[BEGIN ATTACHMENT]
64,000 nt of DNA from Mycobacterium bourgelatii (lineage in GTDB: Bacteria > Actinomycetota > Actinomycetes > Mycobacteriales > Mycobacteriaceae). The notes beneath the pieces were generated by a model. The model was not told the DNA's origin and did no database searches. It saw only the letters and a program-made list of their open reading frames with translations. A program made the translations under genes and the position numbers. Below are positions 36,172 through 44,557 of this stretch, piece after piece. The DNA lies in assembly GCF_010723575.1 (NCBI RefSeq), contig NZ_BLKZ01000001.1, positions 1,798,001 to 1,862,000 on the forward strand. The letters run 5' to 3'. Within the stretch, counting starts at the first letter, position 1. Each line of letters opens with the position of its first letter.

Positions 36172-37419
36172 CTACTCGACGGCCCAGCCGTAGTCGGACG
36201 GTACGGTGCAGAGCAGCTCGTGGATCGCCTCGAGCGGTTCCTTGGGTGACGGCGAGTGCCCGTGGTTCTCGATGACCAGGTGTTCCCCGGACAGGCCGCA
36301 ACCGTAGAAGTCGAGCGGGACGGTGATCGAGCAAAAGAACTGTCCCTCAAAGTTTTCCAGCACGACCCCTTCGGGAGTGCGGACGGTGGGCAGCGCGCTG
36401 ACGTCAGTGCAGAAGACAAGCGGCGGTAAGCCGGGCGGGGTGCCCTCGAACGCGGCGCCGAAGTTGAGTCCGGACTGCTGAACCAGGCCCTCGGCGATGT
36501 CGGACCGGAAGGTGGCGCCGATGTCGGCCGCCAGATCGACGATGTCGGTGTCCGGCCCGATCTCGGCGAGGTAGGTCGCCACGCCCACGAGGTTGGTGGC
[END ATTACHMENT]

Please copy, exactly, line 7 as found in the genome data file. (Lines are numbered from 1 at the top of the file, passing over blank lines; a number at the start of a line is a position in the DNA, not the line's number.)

36501 CGGACCGGAAGGTGGCGCCGATGTCGGCCGCCAGATCGACGATGTCGGTGTCCGGCCCGATCTCGGCGAGGTAGGTCGCCACGCCCACGAGGTTGGTGGC